Oct 312017


Here, we bring you a most unusual premiere from a most unusual new album, a multifaceted conceptual work of dark and ceremonial chamber music that intersects with certain aspects of black metal despite the use of acoustic instrumentation and the intimate and “conversational” nature of the chamber-music format.

The album is Canticles of the Holy Scythe by LÜÜP, which is the project of Greek composer and multi-instrumentalist Stelios Romaliadis. It will be released by I, Voidhanger Records on the 8th of December. It consists of six tracks that are described as “a concept about Death through occult philosophy; a journey of understanding and reconciliation with Death as a symbol of renewal through self awareness and enlightenment,” drawing upon folk traditions and superstitions as well as “the secrets of Alchemy and the Kabbalah, with Aleister Crowley’s magick and with ancient invocations of cosmic deities and astrological energies”.

And if that’s not enough to peak your interest, I’ll add these further descriptive words from I, Voidhanger’s introduction to the album:

“It combines the aesthetics of black metal, Balkan folk polyphonic singing, the harmonic and rhythmic power of Igor Stravinsky and Bela Bartok, the micro-polyphony and developing stillness of György Ligeti & Giacinto Scelsi, and the dark music of Univers Zero and Art Zoyd.”

The aesthetic connections with black metal are probably becoming apparent to you already, but I’ll add that the album also includes vocal contributions by Sakis Tolis (Rotting Christ) and Bjørn “Aldrahn” Dencker (Urarv, The Deathtrip, ex-Dødheimsgard).


The piece we bring you today appears as the second track on the album, with the mystical title of “9°=2° (Κόγξ ὀμ Πὰξ)”, whose Greek words can be re-formed as “Konx Om Pax” and may have been derived from the Egyptian phrase “Khabs Am Pecht” — a phrase that also appears in the lyrics — and which (according to Wikipedia) “means roughly ‘Light in extension’ or ‘Light rushing out in a single ray’, which is used in the Hermetic Order of the Golden Dawn’s Vernal and Autumnal Equinox ceremonies.” And in the Golden Dawn’s hierarchical structure, 9=2 identifies the Magus. Lyrically, the track is an invocation of the great serpent through the naming of the uncountable names by which the spirit of Mercury has been known.

Or at least that’s my best effort to understand the words — I make no claim to being an adept in the occult mysteries to which the lyrics refer. But one need not have a deep understanding of esoteric learning and rites to become enthralled by the sounds of the track.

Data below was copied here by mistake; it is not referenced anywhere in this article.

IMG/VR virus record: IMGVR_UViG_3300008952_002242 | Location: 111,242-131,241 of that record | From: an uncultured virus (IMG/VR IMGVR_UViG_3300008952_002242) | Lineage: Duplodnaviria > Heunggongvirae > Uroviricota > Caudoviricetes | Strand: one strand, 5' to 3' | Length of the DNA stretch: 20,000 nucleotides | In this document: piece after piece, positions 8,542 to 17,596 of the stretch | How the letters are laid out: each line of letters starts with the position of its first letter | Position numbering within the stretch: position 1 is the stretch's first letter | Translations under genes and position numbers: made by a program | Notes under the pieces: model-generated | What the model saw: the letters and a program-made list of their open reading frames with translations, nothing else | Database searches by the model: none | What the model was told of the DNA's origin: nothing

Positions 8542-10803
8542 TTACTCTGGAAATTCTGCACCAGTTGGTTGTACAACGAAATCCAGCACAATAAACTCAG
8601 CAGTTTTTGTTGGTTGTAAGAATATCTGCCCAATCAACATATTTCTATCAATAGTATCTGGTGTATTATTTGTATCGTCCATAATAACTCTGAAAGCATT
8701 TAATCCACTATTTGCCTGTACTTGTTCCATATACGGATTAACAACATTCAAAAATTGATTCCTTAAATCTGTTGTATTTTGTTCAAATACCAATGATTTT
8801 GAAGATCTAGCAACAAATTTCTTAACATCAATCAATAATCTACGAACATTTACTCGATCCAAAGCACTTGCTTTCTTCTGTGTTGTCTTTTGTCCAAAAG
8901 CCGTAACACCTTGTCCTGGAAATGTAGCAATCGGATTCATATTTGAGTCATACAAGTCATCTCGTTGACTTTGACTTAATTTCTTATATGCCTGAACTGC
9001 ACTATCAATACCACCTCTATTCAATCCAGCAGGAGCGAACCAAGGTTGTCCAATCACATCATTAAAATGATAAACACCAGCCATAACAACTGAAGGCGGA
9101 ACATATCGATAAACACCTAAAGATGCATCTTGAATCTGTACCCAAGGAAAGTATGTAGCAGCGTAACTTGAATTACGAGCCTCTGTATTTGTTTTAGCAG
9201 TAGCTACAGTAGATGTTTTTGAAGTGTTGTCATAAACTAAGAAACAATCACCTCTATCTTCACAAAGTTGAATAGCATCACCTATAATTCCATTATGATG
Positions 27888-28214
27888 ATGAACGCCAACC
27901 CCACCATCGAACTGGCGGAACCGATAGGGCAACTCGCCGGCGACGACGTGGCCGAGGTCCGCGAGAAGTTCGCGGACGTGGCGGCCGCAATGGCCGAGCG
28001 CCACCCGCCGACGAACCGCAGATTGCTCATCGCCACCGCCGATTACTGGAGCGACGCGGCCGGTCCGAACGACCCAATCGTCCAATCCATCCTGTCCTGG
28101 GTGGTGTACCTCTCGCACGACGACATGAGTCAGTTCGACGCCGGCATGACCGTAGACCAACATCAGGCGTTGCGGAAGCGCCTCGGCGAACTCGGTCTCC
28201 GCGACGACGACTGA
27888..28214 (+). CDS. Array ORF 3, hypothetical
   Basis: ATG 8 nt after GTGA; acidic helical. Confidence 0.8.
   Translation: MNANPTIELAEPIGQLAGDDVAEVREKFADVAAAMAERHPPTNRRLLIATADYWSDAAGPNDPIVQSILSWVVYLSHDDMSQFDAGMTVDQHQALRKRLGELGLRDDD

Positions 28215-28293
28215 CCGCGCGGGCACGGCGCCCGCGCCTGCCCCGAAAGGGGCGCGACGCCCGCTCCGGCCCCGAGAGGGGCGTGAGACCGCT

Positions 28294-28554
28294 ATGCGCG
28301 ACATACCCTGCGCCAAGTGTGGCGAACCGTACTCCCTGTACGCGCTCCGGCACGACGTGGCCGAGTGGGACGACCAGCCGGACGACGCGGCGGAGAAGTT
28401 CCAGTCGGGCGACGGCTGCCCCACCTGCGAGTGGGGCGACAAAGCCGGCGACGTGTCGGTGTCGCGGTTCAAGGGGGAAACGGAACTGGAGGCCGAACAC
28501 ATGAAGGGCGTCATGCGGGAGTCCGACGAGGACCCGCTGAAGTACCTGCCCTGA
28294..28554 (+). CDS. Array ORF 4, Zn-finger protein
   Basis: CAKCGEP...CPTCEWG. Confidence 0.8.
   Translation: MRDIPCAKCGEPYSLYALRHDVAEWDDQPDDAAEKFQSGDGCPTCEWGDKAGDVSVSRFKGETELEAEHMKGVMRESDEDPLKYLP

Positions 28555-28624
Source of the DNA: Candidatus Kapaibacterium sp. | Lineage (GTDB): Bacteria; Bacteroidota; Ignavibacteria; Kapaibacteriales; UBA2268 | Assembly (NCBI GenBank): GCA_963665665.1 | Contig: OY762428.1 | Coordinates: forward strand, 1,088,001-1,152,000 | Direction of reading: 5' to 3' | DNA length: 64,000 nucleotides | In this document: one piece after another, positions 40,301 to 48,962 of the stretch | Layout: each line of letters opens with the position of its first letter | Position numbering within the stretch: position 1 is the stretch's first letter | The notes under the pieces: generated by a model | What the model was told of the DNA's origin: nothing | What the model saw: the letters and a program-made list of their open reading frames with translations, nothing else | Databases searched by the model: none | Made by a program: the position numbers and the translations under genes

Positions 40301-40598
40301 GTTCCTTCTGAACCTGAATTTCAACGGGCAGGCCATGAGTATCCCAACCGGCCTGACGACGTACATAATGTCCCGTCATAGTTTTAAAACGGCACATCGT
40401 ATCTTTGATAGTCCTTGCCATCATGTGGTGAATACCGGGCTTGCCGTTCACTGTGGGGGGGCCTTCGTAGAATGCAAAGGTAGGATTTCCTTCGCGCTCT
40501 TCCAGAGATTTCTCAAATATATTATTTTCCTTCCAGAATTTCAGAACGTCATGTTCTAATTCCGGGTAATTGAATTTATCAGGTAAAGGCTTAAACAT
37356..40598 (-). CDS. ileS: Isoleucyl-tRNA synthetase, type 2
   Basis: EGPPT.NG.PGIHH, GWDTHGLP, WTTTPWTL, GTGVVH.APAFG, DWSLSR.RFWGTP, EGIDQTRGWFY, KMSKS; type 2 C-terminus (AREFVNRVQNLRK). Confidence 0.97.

This particular composition is performed by Fotis Siotas (viola), Fotini Kallianou (cello), Marios Kapilidis (bassoon), and composer Stelios Romaliadis (singing bowls), and it also features vocals by Sofia Sarri, whose recital of the words (both strident and then haunting) contrasts with the unsettling array of other voices heard in the piece — ominous growls, skin-shivering gasps, strangled cries, demonic snarls.

There is a kind of minimalist simplicity in the interplay of the instruments across the length of the track, but obvious thought and care went into the crafting of the music, because it has a mesmerizing yet unsettling effect. The deep moaning tones of the slowly bowed strings create a mood of gloom at the outset, but later the sounds become more frantic and fiery, and then more dreamlike and meditative. Sensations of sorrow emerge, as well as ominous threat and perhaps even ecstasy. And wholly apart from the immediate effect on the mind of these carefully plotted movements, the music lingers there as well, and further listening repays the time spent with further discoveries.


Canticles of the Holy Scythe was rcorded and mixed at Artracks Studios by Alex Bolpasis and was mastered by George Priniotakis. The cover painting is by N.L. Peschier, and credit for the art direction and design of the album goes to Francesco Gemelli.

The album will be released as a limited jewelcase CD in a cardboard slipcase with a 20-page booklet. For more info, keep an eye on the links below.

1. Γιατί Είναι Μαύρα τα Βουνά (Why Are The Mountains Black) (04:58)
2. 9°=2° (Κonx om Pax) (08:01)
3. The Greater Holy Assembly (Ha Idra Rabba Qadisha) (07:27)
4. Noctivagus (Apparition Of Death) (04:10)
5. Stibium (Triumph Of Death) (06:44)
6. Zona (Mors Consolatrix) (05:07)




  3 Responses to “AN NCS PREMIERE: LÜÜP — “9°=2° (Κόγξ ὀμ Πὰξ)””

  1. Yes! Like it!

  2. ‘Or at least that’s my best effort to understand the words …’

    Jeez, seems like you have to be a cultural athropoogist to review black metal these days.

    • HA! Well, having received the lyrics, I couldn’t resist trying to decipher their meaning, and it proved to be an interesting education. I actually only scratched the surface of them in what I wrote.

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